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Iridescent "Rainbow" Garnet (variety of Andradite Garnet)
Current inventory:  0 gems
 

Rainbow Garnet

  
Rainbow Garnet is a variety of Andradite Garnet named for its iridescent "rainbow" effect.

Discovered in 1934; IMA status: Not Valid (variety name)

 

 

 

More Information

   

   

 

Rainbow Garnet is a variety of Andradite Garnet.
For more information please see the
Andradite Garnet
information page.
 

Type Locality:

Adelaide mining district, Nevada, USA

Year Discovered:

1934

View mineral photos:

Rainbow Garnet Mineral Photos and Locations

Mineral information:

Mindat.org (Andradite)

 

 


Several types of Garnets with optical phenomena are known. They include color-change, cat's eye, star and rarely, iridescent Garnet. Color change Garnets are usually
Pyrope-Spessartine, while star Garnets are generally Almandine or Pyrope-Almandine. Iridescent or "Rainbow" Garnet is a very unique variety of Andradite or Grossular-Andradite (also called Grandite) Garnet. Specimens of iridescent Garnet were first collected in 1934 at the Adelaide mining district, Nevada, USA. Early studies of these samples suggested the iridescence was due to periodic twinning under the crystal surfaces but later, more in-depth investigation did not show any evidence of twinning.

Rainbow Garnet has also been found in Mexico at a mine located about 200 kilometers southeast of Hermosillo in Sonora, Mexico. This was the main source of iridescent Garnet until the discovery in Japan in 2004. Rainbow Garnet from Japan was first found in early 2004 by several groups of mineral collectors near the old Kouse Magnetite mine in the Tenkawa area of Nara Prefecture located approximately 60 km southeast of Osaka. The Garnets found here were not high quality but in September 2004 a local mineral collector named J. Sugimori found an outcrop containing gem-quality, strongly iridescent and relatively clean Andradite Garnet crystals. Over the next four months, he used hand tools to follow the vein to a depth of 5 m. Several hundred kilograms of well-formed Rainbow Garnet crystals showing spectacular iridescence were recovered. A small portion of this material could be considered gem quality. In August 2005, local authorities from Tenkawa village prohibited additional Garnet recovery from the area. This source is now closed and off-limits and mostly overgrown by forest. Collecting at this location is strictly prohibited and field collectors have been arrested.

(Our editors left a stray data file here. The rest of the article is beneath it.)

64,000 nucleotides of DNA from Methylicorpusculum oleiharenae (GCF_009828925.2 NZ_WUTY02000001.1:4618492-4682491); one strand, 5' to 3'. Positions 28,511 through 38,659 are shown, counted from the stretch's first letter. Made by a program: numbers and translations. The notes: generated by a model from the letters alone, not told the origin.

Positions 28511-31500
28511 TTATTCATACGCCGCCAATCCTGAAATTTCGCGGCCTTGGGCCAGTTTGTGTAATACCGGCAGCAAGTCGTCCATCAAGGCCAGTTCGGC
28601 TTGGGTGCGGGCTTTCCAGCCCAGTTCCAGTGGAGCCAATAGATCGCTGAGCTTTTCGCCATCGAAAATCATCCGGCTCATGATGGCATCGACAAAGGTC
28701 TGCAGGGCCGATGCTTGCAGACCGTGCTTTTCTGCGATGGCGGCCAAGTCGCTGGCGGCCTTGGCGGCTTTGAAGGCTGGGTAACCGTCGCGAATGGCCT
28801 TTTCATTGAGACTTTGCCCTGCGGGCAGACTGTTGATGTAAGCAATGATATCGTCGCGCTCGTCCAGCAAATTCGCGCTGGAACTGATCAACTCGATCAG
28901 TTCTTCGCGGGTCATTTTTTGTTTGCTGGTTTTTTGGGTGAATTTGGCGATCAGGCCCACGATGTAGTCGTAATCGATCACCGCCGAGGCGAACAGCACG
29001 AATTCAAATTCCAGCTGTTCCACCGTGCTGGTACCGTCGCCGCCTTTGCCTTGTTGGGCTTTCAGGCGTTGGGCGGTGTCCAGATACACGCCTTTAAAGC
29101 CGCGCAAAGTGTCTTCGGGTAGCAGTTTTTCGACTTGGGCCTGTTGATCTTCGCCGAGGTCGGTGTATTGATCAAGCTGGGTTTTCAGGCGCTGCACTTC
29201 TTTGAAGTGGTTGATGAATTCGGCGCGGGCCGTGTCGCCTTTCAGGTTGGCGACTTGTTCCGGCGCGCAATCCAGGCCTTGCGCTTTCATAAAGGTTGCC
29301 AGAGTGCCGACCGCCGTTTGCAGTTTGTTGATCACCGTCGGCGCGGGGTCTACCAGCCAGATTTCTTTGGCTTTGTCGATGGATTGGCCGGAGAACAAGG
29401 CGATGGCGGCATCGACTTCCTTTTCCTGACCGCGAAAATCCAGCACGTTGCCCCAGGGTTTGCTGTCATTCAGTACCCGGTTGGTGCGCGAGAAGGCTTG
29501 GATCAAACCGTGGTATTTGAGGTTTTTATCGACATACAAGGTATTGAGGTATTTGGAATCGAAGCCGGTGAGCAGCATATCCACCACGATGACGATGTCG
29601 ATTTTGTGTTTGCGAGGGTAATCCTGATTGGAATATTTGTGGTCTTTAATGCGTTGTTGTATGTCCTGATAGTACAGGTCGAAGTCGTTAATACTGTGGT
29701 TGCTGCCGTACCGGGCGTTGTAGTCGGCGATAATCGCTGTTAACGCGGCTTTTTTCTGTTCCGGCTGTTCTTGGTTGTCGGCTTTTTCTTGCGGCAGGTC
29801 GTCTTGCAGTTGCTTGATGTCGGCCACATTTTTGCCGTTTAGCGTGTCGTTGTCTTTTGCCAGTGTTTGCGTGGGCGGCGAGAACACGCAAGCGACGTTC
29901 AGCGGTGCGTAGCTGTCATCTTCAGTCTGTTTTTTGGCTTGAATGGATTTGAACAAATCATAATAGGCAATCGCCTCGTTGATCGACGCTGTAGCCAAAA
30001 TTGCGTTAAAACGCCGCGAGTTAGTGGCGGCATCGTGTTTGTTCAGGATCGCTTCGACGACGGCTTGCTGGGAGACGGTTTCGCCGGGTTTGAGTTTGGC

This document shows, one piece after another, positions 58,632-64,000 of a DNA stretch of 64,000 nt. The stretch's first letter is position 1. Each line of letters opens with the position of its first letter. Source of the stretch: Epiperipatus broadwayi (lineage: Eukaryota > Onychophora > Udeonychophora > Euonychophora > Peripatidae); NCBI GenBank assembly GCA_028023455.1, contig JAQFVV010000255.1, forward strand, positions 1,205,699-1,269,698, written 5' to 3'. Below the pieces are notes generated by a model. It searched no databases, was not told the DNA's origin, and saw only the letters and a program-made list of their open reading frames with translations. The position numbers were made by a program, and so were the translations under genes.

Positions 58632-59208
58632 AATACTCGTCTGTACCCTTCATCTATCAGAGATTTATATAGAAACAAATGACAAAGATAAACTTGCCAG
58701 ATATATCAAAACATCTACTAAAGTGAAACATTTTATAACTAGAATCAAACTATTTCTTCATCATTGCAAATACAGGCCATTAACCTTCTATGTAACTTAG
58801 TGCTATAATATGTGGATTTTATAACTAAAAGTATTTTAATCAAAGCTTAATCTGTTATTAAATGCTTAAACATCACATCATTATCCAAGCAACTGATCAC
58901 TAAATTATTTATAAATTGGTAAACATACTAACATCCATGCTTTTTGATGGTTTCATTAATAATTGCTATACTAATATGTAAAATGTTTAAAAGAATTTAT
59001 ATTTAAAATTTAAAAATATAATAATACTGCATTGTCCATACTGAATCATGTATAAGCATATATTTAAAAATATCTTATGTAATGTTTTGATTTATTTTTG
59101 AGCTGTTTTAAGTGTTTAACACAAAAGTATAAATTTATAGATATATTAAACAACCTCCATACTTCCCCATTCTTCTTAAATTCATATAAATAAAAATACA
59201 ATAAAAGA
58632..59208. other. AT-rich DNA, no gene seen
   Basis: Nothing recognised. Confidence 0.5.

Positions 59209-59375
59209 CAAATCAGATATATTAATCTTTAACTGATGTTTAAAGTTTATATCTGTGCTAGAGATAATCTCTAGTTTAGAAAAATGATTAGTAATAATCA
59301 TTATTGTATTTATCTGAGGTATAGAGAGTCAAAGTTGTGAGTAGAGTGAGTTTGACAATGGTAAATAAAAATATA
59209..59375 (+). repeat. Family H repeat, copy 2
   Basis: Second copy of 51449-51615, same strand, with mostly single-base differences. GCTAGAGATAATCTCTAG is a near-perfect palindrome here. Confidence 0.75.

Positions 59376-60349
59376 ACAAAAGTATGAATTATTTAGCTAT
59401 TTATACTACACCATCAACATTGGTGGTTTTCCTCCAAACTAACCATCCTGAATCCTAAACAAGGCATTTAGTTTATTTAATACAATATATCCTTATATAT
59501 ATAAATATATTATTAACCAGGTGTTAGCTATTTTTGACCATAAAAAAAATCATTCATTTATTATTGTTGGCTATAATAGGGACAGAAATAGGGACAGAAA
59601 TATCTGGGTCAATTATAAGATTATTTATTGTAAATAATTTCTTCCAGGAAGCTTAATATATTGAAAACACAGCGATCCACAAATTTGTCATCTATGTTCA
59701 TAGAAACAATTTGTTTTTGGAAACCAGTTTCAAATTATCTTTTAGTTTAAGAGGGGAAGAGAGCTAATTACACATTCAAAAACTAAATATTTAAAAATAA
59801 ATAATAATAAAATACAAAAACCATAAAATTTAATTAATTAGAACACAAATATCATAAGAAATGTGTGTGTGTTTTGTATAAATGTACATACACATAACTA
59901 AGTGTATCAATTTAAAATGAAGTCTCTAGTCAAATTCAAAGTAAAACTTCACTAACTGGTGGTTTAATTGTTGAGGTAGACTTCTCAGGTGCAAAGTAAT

The Rainbow Garnet from this location occurs as relatively small crystals with an orangy brown body color but exhibit a variety of iridescent colors depending on the viewing orientation and the particular crystal face. The phenomenon varies from a single color to a range of colors that shifts as the gem is rotated. Some crystal faces can even exhibit a full spectrum of colors, or a "rainbow" of colors. The crystals from this location are nearly pure Andradite, as determined by their chemical composition. Microscopic examination shows the presence of a rather complex lamellar, or thin-layered, structure. These alternating, microscopic layers are of slightly different composition and varying widths. Some layers are nearly pure Andradite, others are Andradite with a Grossular component. These microscopic layers were formed by crystal intergrowth, distortion and possibly twinning. This complex structure is responsible for the iridescent colors by diffraction of light through and bouncing off of the many microscopic layers. (GIA Gems & Gemology, Winter 2006)

Rainbow Garnet crystals are beautiful and popular but faceted gems are very rare. This is due to the thin layers of iridescence being so close to the surface of a crystal. Polishing of facets too deeply will polish the iridescence right off. Also, only a very small percentage of the crystals are facetable. Most crystals are completely opaque. A translucent gem would necessarily be small. A gem with nice symmetry and translucency is quite rare. The gem pictured above is a rare and beautiful example of a small, translucent gem with excellent rainbow iridescence. As the gem is rotated the various facets light up with the iridescent rainbow flash.
 

  
Rainbow Garnet gems for sale:

We have not photographed our Rainbow Garnet gems yet. Please check back soon.
 

 


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